The Moderate Voice
has a great discussion going about the benefits and detriments of Catholic health care in the US. If you read here often, you know that the Catholic Church controls the services provided at the 624 hospitals - and hundreds of long-term care, hospice care and other institutions - in the US.
The post is a little long and emotional, as well as full of disinformation. But the comments area is fascinating and gives a good look at the high emotions that surround this issue.
For decades the Catholic church has worked to perpetuate the belief that they are too big a part of health care to be forced to operate without discrimination. What would the country do if the church pulled out of hospital operation?? In fact, they have worked in this field for centuries as part of their mission to care for the poor and sick. While I believe that the purpose is sincere, nonetheless, they discriminate against patients by not providing the full spectrum of legal, medically sound services. And they refuse to provide proper informed consent or referrals. In essence, they use the reverence that society has given the moral goodness of the church to discriminate against women, gays, elders and the poor by deciding what "conscience" those patients should have.
Here's my comment on the site:
Fantastic discussion. A couple of corrections: Catholic hospitals get 50% of their funding from the government, just like every other non-profit hospital. Less than 3% of their income is from donation so they are clearly not providing Catholic health care with Catholic donations. And Catholic hospitals - all 624 of them - statistically do no more "charity" work than other non-profits. In fact, all hospitals are required by federal law to treat the uninsured.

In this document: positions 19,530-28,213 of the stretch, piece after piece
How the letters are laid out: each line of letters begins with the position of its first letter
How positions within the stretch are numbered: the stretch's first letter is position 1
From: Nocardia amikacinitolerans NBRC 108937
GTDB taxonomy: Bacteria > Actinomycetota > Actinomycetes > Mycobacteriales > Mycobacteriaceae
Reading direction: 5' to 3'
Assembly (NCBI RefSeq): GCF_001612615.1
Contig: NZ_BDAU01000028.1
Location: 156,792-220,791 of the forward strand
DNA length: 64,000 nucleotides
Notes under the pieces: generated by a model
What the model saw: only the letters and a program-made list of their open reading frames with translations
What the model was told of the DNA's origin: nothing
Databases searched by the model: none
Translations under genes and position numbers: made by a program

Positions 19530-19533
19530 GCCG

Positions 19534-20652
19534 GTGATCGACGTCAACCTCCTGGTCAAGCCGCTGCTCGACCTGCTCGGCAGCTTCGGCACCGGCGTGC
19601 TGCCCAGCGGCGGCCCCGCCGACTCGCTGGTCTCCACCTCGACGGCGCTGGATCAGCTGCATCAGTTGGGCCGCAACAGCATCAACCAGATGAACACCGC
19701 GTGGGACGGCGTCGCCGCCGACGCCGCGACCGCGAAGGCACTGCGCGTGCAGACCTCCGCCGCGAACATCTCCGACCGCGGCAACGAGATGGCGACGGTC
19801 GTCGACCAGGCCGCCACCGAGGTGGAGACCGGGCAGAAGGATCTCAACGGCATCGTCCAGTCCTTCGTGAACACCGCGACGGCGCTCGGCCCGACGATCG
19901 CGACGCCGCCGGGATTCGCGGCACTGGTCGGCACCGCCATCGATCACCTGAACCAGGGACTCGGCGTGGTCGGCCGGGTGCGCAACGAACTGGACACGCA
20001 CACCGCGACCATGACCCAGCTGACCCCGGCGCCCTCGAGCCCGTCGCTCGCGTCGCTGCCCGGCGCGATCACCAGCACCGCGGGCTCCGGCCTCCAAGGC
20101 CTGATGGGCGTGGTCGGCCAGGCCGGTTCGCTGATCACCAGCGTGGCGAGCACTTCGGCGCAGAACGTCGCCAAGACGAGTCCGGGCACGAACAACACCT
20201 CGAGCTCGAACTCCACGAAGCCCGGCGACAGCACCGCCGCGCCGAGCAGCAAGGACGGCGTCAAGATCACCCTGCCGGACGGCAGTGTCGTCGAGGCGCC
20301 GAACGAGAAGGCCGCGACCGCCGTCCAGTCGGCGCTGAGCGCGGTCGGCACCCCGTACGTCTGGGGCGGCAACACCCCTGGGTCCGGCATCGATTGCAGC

The best analogy is a company town. The company provides the jobs, the housing, the schools, even owns the grocery story. They are "too big to fail" in that town. One can say, oh thank god for the company, without it we would have no jobs or schools or groceries. But the truth is that the company then dictates all aspects of the town's life. And if the company says women should not be able to plan how many children they have or that a terminal patient can't be removed from artificial nutrition and hydration when they wish, the company is exercising it's size and monopoly to the detriment of employees rights.
When a pluralistic society finds itself subject to the doctrine of a religious health care institution, patients' rights are violated. Those who suffer the most are the poor and minorities in society. But we are bashful about calling out this issue because we give reverence to the "good intentions" of the Catholic church and those of us with voices have the resources to go elsewhere.
Reproductive services clinics have risen over the past 38 years to provide what Catholic and other denominational hospitals have not. They serve the poor and provide services unobtainable elsewhere.
I do believe that denominational healthcare is a discriminatory practice in the US but I also accept that the dictates of the Catholic hierarchy are not necessarily what's practiced in Catholic hospitals. Yet, that dissent cannot erase the fact that Catholic Ethical and Religious Directives discriminate against the poor, women, elders, gays and others by not informing patients' of all legal and medically-sound treatments and providing meaningful referrals. If we continue to privilege provider (and institutional) conscience over patients' conscience, we perpetuate this discrimination. Denying this is dishonest and a disservice to equality and individual conscience in this country - as well as a violation of equal rights.
Labels: " discrimination, ANH, catholic health care, ERDs, patients' rights, women's rights